It is not entirely correct to call this a first play given I have played the Wii U version. I never did complete the Wii U version, not even close. These are my thoughts on the Switch port of Super Mario 3D World, and the brand new Bowser’s Fury after about 1 hour with each game.

Super Mario 3D World

Super Mario 3D World was originally released on the Wii U. It is one of the last Nintendo’s Wii U titles to get ported to the Nintendo Switch. There is only a couple that haven’t made their way over (including Zelda and Xenoblade Chronicles X). Super Mario 3D World followed in the footsteps of the successful Super Mario 3D Land, a title which made its debut on the Nintendo 3DS a few years earlier. It’s 3D Mario designed with co-op in mind but without sacrificing the single player, and I love it.

The game plays faster which is a nice change. It feels better, and that is not to say the original game felt bad. There is a mini boss on the overworld of the first level that I don’t remember on the Wii U. It has been so long since I played I can’t say for sure though.

It’s classic Mario 3D gameplay with a fixed camera to accommodate the co-op. You carefully or not make your through 3D platforming and jumping challenges, and avoid or stomp on enemies. You collect power-ups as you go and defeat a boss or jump on a flagpole at the end. Along the way you also collect various collectables such as stars and stamps.

The graphics look as I remember them, exactly as I remember them. I do believe that the Switch is rendering them at a higher resolution – 1080p compared to 720p on the Wii U (and Switch Portable mode). They remain terrific – they feel like Mario, and a natural evolution of what we saw in Galaxy — without the 3D spherical levels.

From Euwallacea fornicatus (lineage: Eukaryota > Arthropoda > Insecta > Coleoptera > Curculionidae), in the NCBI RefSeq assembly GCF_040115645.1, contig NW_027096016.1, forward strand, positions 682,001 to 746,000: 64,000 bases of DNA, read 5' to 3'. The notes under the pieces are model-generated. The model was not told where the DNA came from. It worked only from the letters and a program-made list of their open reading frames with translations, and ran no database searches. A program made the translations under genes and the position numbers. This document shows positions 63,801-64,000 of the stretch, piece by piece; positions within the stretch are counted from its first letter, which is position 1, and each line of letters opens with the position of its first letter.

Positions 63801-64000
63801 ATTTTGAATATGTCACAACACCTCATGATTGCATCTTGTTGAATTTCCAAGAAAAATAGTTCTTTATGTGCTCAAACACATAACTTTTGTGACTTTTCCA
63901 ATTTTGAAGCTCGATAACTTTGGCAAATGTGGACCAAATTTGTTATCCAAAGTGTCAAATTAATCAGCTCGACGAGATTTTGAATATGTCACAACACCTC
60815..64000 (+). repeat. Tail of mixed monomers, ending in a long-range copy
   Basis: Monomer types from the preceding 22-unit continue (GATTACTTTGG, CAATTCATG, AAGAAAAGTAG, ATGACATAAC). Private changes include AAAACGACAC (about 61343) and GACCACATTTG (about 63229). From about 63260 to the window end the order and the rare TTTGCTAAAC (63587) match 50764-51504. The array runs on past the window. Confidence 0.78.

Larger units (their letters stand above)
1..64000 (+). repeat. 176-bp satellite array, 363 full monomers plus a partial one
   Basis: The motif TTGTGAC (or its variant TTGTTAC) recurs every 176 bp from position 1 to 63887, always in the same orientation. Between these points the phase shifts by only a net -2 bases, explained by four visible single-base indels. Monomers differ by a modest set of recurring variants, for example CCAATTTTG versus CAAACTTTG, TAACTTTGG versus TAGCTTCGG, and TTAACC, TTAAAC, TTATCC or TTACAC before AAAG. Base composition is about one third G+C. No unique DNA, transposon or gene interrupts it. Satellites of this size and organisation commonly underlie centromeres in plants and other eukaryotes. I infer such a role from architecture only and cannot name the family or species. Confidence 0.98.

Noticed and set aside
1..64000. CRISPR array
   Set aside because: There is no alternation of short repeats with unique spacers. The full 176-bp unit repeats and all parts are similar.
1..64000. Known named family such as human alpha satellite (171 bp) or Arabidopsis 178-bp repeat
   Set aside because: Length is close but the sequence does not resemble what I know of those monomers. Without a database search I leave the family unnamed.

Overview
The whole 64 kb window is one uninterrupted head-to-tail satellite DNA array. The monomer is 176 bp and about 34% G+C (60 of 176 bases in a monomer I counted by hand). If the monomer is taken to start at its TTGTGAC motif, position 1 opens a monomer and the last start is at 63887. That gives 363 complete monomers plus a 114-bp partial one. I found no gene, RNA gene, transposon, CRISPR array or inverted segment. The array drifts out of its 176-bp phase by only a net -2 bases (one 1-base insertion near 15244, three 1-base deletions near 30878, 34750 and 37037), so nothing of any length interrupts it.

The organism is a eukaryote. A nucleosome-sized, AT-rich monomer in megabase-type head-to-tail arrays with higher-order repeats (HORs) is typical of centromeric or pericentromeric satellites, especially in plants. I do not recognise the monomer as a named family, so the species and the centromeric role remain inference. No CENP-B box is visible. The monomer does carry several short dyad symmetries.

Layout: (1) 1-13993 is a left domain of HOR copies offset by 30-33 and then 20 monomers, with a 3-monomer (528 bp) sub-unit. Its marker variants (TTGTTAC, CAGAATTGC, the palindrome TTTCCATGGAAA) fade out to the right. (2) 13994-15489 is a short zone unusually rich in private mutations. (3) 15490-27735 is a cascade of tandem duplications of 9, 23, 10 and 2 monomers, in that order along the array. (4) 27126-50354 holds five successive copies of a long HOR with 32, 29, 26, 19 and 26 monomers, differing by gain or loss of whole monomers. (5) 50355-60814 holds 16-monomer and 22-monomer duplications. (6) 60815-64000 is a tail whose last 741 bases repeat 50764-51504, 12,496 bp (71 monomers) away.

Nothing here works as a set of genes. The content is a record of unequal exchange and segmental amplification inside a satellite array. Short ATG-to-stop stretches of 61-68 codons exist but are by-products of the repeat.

Bowser’s Fury

This game is very different. It returns to a behind Mario-camera. Everything is cat-themed. It involves finding items called cat shines to restore the light of lighthouses while fending off attacks from a giant Bowser. Bowser attacks every so often, in a giant form with directed energy attacks. These attacks not only hurt Mario but can also destroy the environment. This can reveal previously unreachable collectables. Collect enough cat shines and Mario can transform into a giant himself and fight back against Giant Bowser.

You are also aided by Bowser Jr. who will collect coins and engage enemies on your behalf. A second player can take control of Bowser Jr. if you like but otherwise the AI will play him well enough.

Bowser’s Fury is rendered at the lower resolution of 720p in both docked and portable mode. This is necessary because the levels are much bigger and more detailed then those featured in Super Mario 3D World. It feels more like an add-on for Super Mario Odyssey rather then something made to compliment Super Mario 3D World.